However, Bacardi has slammed the report for what it has called “inaccuracies”. In a statement, the group acknowledged that while there are a number of “systemic” issues related to the industry, it has developed its sugarcane sourcing strategy in collaboration with “industry experts”. In addition, the Bermuda-based firm said it supports Bonsucro – a global non-profit organization set up to improve the sustainability of the sugarcane industry. Bacardi said that in supporting Bonsucro with financial resources and participation of senior management, it is aiming to “tackle all the diverse issues in the sugarcane industry, rather than focusing on single issue or localized initiatives”.

     The group also said it does not buy any sugarcane product from Nicaragua, as claimed by Fairfood, but admitted it does work with two Guatemalan organizations, which have “committed to improving their practices”. Bacardi added that it has, “on occasion”, switched suppliers that have not shown any willingness to take sustainability issues seriously.

     “Bacardi takes the unsubstantiated Fairfood International allegations made about its supply chain and human rights initiatives seriously as the company operates in full compliance with all trade regulations and laws in each of the countries it does business in,” a spokesperson said. In response, Fairfood said that at the time its report was published, it believed the information included was correct, adding that Bacardi did not dispute it sourced cane products from Nicaragua when given the opportunity.

     Diageo, which has also been accused of running a “specific risk” by not tackling CKDnT-related issues in its sugarcane supply chains, said it encourages cane producers to conduct routine risk assessment and “continually” improve health and safety standards. However, a spokesperson for the group ultimately assigned responsibility to its suppliers.

Role of brokers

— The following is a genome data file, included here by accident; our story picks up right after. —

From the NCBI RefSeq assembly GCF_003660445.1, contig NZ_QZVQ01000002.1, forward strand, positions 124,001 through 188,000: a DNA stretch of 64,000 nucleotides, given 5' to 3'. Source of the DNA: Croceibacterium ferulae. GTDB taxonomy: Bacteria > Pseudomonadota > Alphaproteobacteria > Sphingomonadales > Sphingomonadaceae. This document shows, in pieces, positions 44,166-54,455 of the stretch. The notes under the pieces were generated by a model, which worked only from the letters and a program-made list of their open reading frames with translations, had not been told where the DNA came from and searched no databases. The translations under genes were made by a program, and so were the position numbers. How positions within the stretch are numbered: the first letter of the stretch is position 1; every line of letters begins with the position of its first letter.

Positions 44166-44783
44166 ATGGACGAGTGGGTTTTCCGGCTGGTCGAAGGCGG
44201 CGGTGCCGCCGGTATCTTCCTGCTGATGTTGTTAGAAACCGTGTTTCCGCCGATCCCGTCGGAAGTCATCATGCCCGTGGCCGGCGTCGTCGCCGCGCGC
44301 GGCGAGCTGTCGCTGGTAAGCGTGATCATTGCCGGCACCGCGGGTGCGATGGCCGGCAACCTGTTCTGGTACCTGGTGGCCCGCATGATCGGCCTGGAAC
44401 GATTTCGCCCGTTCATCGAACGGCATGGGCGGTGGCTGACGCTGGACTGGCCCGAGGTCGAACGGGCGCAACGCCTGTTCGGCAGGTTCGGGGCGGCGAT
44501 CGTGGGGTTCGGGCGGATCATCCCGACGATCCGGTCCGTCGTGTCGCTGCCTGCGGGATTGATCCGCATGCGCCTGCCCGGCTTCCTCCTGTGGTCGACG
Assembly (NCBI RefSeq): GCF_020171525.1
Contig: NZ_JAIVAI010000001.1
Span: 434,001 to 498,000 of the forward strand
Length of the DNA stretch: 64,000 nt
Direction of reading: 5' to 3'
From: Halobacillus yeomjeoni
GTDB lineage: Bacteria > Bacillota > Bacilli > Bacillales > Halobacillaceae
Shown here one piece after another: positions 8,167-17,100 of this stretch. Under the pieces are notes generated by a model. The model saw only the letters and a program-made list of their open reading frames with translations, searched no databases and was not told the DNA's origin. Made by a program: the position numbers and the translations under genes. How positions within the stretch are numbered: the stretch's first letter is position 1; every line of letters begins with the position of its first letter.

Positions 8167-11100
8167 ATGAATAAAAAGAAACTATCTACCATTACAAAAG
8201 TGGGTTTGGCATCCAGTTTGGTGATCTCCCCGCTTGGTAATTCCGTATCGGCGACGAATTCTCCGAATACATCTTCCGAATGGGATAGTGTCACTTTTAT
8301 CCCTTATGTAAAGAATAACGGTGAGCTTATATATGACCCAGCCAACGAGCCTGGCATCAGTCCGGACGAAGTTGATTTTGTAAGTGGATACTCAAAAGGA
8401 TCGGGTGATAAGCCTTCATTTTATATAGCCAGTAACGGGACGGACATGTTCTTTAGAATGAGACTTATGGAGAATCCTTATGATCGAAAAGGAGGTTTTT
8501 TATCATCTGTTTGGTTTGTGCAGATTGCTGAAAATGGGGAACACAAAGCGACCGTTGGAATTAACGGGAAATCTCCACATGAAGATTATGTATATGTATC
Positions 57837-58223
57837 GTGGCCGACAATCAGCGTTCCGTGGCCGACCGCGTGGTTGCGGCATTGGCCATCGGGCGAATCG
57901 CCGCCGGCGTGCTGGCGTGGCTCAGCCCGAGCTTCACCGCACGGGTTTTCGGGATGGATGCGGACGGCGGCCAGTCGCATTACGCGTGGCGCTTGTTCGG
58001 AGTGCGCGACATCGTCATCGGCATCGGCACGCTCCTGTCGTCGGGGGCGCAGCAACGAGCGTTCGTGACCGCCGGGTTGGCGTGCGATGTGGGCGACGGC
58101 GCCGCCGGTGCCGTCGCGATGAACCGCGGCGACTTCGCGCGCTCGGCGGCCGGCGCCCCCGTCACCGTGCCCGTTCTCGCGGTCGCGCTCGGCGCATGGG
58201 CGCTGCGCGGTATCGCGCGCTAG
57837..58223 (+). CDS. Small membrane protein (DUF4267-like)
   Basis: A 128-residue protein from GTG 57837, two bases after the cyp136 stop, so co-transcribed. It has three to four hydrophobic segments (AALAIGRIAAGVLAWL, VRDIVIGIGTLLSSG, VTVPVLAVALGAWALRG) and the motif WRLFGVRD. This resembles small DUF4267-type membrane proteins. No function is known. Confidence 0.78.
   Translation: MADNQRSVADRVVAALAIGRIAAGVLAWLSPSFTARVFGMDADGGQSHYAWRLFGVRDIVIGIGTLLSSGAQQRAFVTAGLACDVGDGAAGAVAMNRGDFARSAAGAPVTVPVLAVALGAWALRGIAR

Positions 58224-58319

They said: “Like many other global companies across various sectors, we do not source our molasses, which is a by-product of sugar, directly from farmers, but via international brokers, however, we continue to work with our partners to look closely at the standards on sugarcane farming in Central America.”

     Separate reports in UK and US media have sparked concern among the bartending community with regards to CKDnT. A select few bartenders and bar owners recently boycotted Flor de Caña rum over reports focusing on conditions at the Ingenio San Antonio (ISA) sugar mill, where the brand’s parent company sources cane materials. The United States Bartenders’ Guild subsequently said a number of its members had “made contact” about the issue and that it had “opened a dialogue” on CKDnT.

     The guild said it was “satisfied” Flor de Caña owner Compañía Licorera de Nicaragua was willing to discuss the matter. USBG executive director Aaron Gregory Smith added: “I am aware that more steps are being taken in the company’s supply chain to seek advice on rolling out the existing recommendations to address the disease in the field workforce.”

     Nicaragua Sugar Estates Limited (NSEL), owner of ISA, said it is “committed” to “doing its part” and “finding solutions” for CKDnT. The group has contributed US$8m to fund further research into causes of the disease, reduce rates of contraction among its workforce, help sufferers secure an alternative source of income, and find treatment for “end stage” patients. NSEL has also outlined a number of “additional actions” to come into effect in 2016. “We believe that progress on this epidemic can only be made as a result of co-operation from all parties,” said Javier J. Arguello, chairman of the NSEL board.